I’ll just say it: As a teacher, I hated the “ed tech” conversation. Sure, I used basic technology in my classroom—maybe some iPads, or websites like Kahn Academy and Edublogs. But I hated #EdTech Twitter feeds and ed tech professional development and, most of all, ed tech conferences. Why? Because the technology gurus always seemed to parade their inventions as the silver bullet that would undo years of bad teaching. Conversations were often driven by software developers who were raking in millions in sales and who gushed about how their technology, with its clever animations and gamey-game-games, were “disrupting” the cycle of failure for those low-income, disadvantaged kids. I would walk away honestly wondering if they thought they could replace teachers with their fancy robots and apps. The ed tech rhetoric rarely referenced the classroom as a living organism within an ecosystem of students’ social-emotional lives, families and communities. I felt that my students and I were being widgetized by the creators of the technology. Ed tech was the sun, and all the other moving parts of my classroom were supposed to revolve around it. That all changed this week, on the opening day of the first-ever EdSurge Fusion Conference at a hotel near the San Francisco airport. A panel of experts explained quite clearly why the personalized learning movement has faltered and why they believe it must succeed if we can ever hope to close the achievement gap among racial groups and also among nations. Step one was defining what personalized learning is. “If we were here just a year ago, we’d all have very different definitions of personalized learning,” said Phyllis Lockett, CEO of LEAP Innovations. “Once we all come together with a commonality of terms we are able to leverage our work.” Lockett defined personalized learning in four ways:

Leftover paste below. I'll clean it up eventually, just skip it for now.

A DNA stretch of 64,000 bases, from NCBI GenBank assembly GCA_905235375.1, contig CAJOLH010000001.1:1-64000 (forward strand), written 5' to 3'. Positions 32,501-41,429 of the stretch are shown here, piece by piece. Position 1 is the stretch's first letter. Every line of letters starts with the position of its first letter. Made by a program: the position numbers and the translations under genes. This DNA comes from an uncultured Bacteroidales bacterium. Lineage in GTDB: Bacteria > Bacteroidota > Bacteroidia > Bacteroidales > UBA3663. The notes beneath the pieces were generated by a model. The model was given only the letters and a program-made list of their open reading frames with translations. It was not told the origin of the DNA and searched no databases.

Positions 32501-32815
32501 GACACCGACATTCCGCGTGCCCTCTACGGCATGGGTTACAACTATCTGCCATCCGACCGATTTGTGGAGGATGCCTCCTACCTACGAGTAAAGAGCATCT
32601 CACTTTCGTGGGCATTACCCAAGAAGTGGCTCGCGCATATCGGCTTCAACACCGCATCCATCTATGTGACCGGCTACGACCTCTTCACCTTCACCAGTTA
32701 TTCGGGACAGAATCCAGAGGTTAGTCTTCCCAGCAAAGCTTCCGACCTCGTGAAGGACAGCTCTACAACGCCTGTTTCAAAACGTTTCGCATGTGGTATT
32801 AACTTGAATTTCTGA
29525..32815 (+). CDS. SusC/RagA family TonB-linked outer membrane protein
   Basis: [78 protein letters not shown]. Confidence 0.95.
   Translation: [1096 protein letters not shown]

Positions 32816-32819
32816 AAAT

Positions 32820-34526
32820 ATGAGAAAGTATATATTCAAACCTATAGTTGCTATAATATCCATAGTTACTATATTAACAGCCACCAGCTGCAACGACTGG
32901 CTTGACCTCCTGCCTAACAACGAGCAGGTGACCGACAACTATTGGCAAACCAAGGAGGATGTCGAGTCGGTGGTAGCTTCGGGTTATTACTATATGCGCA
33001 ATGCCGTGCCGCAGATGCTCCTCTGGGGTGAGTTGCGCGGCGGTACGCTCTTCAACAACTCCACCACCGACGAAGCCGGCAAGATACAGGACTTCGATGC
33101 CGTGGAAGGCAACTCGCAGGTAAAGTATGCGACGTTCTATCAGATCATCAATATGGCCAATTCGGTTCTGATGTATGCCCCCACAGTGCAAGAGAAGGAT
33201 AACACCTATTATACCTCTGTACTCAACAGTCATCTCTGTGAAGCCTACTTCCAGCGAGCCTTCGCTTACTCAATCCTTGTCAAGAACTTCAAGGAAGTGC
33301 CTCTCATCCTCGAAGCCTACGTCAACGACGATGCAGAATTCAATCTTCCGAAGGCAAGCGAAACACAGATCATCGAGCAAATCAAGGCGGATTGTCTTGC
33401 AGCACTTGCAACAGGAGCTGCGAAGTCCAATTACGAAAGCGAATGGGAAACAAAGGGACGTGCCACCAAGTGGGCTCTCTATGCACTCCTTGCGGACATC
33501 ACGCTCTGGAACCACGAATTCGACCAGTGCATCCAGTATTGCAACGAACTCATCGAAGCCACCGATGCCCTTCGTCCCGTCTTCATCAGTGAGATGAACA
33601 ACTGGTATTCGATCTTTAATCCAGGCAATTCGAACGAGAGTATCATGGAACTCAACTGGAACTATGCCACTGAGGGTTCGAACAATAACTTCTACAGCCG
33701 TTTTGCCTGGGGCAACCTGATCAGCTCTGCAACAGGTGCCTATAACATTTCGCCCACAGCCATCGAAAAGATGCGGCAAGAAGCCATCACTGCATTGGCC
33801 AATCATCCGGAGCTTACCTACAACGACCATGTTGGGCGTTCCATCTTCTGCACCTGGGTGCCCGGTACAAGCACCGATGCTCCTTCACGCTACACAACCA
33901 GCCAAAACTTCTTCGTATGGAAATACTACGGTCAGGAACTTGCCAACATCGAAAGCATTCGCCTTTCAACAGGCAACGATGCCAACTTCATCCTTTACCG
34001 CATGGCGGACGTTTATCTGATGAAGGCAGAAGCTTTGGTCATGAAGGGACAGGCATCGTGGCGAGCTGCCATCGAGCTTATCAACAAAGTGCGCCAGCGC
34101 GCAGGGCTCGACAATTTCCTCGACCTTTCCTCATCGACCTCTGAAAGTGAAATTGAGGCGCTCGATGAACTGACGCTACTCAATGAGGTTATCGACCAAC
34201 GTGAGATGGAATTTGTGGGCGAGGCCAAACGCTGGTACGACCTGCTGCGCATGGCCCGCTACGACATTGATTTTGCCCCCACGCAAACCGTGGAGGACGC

1. Focused on the learner,
  2. led by the learner,
  3. mastery and pace demonstrated by the learner, and
  4. connected to relevant communities of the learner.
She said one of the biggest obstacles to effective implementation is teachers not trusting their students to drive their own learning. So far, the Fusion conference has been extremely informative. For one, I learned some new terms, like “learner variability.” It means that people learn in vastly different ways and rates, a problem best mitigated by personalized learning, says Karen Cator, CEO of Digital Promise. But [pullquote]here’s the problem: It’s nearly impossible to pick the right technology product.[/pullquote] “There are more than 6,000 ed tech products,” explained Bart Epstein, CEO of the Jefferson Education Accelerator. “Many are outstanding, but they are all very different. It’s difficult to know which one is going to work best in the classroom. The question is not what works. The question that we are all going to start asking ourselves is, what are the factors that explain why the same ed tech products that work in hundreds of schools, won’t work in hundreds of other schools, and only sort of work in thousands of other schools?” Epstein’s firm has partnered with the University of Virginia to create a database of proof points and contextually relevant feedback from teachers to provide school districts with a critical view of which ed tech products are most effective for which students. And that brings me back to my original point. [pullquote position=”right”]Finally, teachers are considered “value-add” agents in the personalized learning technology conversation.[/pullquote] It was nice to hear phrases like “school culture,” “childhood trauma,” and “researcher-practitioner partnerships” being cited as legitimate variables impacting the efficacy of ed tech products. The school is an “ecosystem,” said Stacey Childress, CEO of the NewSchools Venture Fund. “It makes it really important that we get serious about the multi-method approach, and start to notice the associations and correlations about a whole set of things.” Hooray for humanizing the ed tech discussion! It’s about time that I feel respected in my profession as a human, warm-blooded, breathing teacher at an ed tech conference. I didn’t have to be the one in the room asking, “But what about the role of the teacher?!” With the new federal education law, ESSA, having shifted even more power and control of academic assessment and accountability from the federal government to the states, now is the perfect time to get personal, says Bob Wise, president of the Alliance for Excellent Education. “I think this is an incredible time,” Wise said. “However you feel about ESSA right now, you don’t have to worry about the federal Department of Education stopping you from doing something. Permission granted. “There’s some pitfalls to that,” he acknowledged. “But there are also some gains. We’ve got 50 states and 14,000 school districts where it’s open season to implement personalized learning.”